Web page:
Sustainability reporting ultimately good for the business

SGX’s elevation of sustainability reporting to a “comply or explain” basis is a commendable initiative by the regulator to step up disclosure, accountability and transparency across listed companies. Such efforts have certainly played a part in Singapore’s recent top ranking in Corporate Governance Watch 2016 by CLSA and Asian Corporate Governance Association.

The sustainability reporting agenda promotes good business practices as it goes beyond merely rolling out another series of compliance standards. This aims to prompt Singapore companies to reflect on the meaning of their businesses.  It also promotes taking a long-term view that is in sync with global trends towards multi-stakeholder accountability.

Good sustainability reporting equates to better stakeholder engagement
Today’s business ecosystem is rapidly expanding to encompass more stakeholders who are increasingly vocal. Consumers and shareholders either love or loathe brands by judging them through the lens of sustainability. Millennials are fiercely devoted towards brands that resonate with their personal ethos. These brands may have sustainable practices that reflect their customers’ concerns for principles such as fair trade, human rights and eco-friendliness.

Socially responsible investing has started to evolve steadily. Asset managers, investment banks and pension funds make investment decisions that reflect their increasing awareness of sustainable business practices.  This is also driving companies to build up their sustainability reporting fundamentals to position themselves as desirable investment targets.

Greater attention on sustainability reporting
A concept virtually unheard of in the early 1990s, sustainability reporting has rapidly gained attention as multinational corporations progressively realigned economic performance goals with social objectives. General Electric, BMW Group, The Body Shop and Starbucks were early adopters that translated sustainable practices into measurable returns manifested through stronger bottom lines, greater customer loyalty, operational effectiveness and an intelligent data repository.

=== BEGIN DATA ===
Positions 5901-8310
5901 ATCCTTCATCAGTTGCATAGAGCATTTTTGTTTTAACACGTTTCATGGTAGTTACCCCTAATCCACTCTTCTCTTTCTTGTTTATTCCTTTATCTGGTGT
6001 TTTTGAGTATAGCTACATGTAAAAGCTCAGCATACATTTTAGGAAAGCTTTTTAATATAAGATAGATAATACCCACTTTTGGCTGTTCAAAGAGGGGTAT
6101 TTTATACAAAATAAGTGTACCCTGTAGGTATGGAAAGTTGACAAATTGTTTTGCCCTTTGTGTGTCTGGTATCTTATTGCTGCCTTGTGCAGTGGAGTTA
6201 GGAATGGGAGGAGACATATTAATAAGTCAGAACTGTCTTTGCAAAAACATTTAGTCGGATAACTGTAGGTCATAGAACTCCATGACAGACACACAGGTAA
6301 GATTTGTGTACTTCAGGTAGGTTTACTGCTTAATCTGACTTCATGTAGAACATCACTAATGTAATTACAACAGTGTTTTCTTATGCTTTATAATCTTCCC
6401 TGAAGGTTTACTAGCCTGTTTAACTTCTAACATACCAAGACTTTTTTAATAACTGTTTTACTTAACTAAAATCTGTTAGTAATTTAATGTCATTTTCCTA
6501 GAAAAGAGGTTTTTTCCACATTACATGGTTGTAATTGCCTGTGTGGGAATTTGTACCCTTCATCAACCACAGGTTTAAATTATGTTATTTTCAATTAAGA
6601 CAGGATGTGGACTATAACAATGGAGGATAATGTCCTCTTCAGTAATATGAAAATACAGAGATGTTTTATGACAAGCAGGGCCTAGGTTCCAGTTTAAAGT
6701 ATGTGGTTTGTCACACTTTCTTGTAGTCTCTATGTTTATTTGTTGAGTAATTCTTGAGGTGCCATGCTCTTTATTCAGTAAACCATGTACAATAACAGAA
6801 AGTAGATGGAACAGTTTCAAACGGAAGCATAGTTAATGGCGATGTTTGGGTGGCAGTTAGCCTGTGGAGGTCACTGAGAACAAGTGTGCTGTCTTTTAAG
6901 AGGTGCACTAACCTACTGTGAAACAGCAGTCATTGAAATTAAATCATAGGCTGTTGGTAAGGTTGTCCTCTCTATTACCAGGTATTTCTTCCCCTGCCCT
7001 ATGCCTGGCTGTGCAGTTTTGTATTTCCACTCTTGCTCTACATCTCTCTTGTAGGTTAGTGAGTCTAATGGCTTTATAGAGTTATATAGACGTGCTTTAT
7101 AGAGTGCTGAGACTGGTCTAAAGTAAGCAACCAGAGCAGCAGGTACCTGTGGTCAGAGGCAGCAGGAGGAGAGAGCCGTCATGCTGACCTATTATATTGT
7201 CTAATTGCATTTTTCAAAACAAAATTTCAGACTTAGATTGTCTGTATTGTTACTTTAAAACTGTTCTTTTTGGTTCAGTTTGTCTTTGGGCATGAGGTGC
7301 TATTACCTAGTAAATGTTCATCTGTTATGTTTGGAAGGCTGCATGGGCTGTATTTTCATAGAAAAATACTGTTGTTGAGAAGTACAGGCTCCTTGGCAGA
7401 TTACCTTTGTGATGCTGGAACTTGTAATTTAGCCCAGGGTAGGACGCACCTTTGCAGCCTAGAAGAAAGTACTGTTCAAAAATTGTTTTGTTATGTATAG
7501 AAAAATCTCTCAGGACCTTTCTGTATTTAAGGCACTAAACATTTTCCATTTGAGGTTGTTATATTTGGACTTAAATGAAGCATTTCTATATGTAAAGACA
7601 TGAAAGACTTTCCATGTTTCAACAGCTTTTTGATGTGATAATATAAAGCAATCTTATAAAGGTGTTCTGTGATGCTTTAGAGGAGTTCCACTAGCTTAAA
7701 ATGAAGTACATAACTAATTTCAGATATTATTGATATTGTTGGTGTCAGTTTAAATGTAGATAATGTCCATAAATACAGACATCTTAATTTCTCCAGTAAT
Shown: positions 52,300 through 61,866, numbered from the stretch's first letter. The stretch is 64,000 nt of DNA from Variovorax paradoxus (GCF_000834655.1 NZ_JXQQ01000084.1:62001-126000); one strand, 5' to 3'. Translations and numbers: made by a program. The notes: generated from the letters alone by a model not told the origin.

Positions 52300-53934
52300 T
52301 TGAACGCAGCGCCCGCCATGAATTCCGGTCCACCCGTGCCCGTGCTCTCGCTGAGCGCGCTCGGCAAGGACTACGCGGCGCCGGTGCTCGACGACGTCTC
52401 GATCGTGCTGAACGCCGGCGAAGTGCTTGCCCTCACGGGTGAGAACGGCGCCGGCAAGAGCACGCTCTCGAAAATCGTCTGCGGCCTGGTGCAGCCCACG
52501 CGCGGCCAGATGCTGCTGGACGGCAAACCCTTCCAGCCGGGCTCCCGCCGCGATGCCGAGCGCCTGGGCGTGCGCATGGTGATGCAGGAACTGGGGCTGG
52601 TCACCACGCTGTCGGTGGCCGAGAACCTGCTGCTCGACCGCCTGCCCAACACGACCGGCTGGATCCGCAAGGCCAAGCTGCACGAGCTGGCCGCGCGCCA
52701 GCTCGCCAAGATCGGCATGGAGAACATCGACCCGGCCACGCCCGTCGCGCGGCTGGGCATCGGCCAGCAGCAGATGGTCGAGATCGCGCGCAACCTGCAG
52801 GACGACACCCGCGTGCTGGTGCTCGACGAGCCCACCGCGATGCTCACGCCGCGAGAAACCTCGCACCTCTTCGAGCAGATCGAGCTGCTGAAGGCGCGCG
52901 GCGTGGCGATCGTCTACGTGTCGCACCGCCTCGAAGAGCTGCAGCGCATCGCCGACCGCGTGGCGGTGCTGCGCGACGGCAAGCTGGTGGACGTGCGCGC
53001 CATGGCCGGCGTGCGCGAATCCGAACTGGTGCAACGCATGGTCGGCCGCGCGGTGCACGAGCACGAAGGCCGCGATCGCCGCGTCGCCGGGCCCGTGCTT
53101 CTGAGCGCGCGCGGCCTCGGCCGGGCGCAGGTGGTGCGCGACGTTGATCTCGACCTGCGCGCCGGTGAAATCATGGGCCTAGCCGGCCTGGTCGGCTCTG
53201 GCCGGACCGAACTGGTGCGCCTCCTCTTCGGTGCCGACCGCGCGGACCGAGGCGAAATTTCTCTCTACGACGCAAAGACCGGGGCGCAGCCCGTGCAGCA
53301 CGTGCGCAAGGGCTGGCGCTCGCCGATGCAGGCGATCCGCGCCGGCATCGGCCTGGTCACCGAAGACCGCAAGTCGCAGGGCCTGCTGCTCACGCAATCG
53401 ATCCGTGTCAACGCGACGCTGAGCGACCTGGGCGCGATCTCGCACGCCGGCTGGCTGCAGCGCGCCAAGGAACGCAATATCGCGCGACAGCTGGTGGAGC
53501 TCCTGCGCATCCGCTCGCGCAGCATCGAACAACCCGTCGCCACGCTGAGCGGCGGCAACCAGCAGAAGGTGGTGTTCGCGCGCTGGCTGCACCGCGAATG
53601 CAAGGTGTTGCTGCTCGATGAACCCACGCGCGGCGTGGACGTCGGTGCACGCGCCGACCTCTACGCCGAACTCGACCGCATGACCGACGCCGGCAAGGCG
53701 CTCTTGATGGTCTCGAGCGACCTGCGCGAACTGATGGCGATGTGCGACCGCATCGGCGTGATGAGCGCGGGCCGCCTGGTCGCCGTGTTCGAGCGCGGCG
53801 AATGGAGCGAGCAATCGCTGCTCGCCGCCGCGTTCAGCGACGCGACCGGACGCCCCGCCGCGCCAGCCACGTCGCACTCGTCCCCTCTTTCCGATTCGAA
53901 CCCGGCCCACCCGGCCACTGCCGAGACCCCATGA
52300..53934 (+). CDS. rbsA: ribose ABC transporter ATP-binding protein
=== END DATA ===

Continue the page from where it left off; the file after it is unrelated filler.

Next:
In Singapore, one such example is the Siloso Beach Resort. Its eco-friendly architecture and facilities serve to effectively reduce waste, cut costs and improve the bottom line. Such practices have also made the Siloso Beach Resort more attractive to international travellers. The resort’s sustainable practices are its corporate identity. It continues to attract global tourists seeking leisure in an eco-friendly environment, thereby proving that the returns on sustainability initiatives are indeed real and multifaceted.

Building on existing sustainability initiatives
Common concerns that small and medium-sized enterprises may have are the costs of implementing sustainability frameworks and a lack of readily accessible data for various indicators.  However, since the introduction of the new SGX listing rules 711A, 711B and Practice Note 7.6 in June 2016, many listed companies have come to realise that they have in fact already adopted many sustainable practices in their bid to enhance operational efficiency and improve profitability.

Many have also recognised that their sustainability report would serve as an important ‘calling card’ to demonstrate to business partners, authorities and stakeholders that they are responsible corporate citizens. This is particularly important for companies venturing overseas. With this mindset change, the Board and management will see sustainability reporting as a strategic opportunity rather than a compliance burden. And with proper professional advice, they will also realise that meeting SGX and Global Reporting Initiative requirements is not an insurmountable task after all as they can build on their existing sustainability initiatives.

Supercharging progress towards sustainability reporting with data analytics
SGX has recommended a phased approach for companies to progressively improve the qualitative and quantitative aspects of their sustainability reports.  Companies will need to develop systems and processes to collect and analyse relevant data.  As the saying goes, “what cannot be measured will not be achieved”.  To align with the 3-year phased implementation approach recommended by SGX, a company needs to build strong data analytics capabilities to create a database of relevant, interactive and timely information that could supercharge its progress towards sustainability reporting. Data analytics, exchange of information and resource pooling are integral to producing quality sustainability reports.

Laying the foundation for integrated reporting
Sustainability reporting is here to stay. We believe companies will positively embrace it to remain competitive and more importantly, lay the foundation for implementation of the International Integrated Reporting <IR> Framework. Sustainability reporting will become the new normal for corporations looking to survive and thrive in an increasingly perilous and volatile business world.

This article was written by Senior Director Sovann Giang, Director Dennis Lee, and Consultant Claire Nie of our Risk Advisory division and published in the Business Times Commentary on 30 December 2016.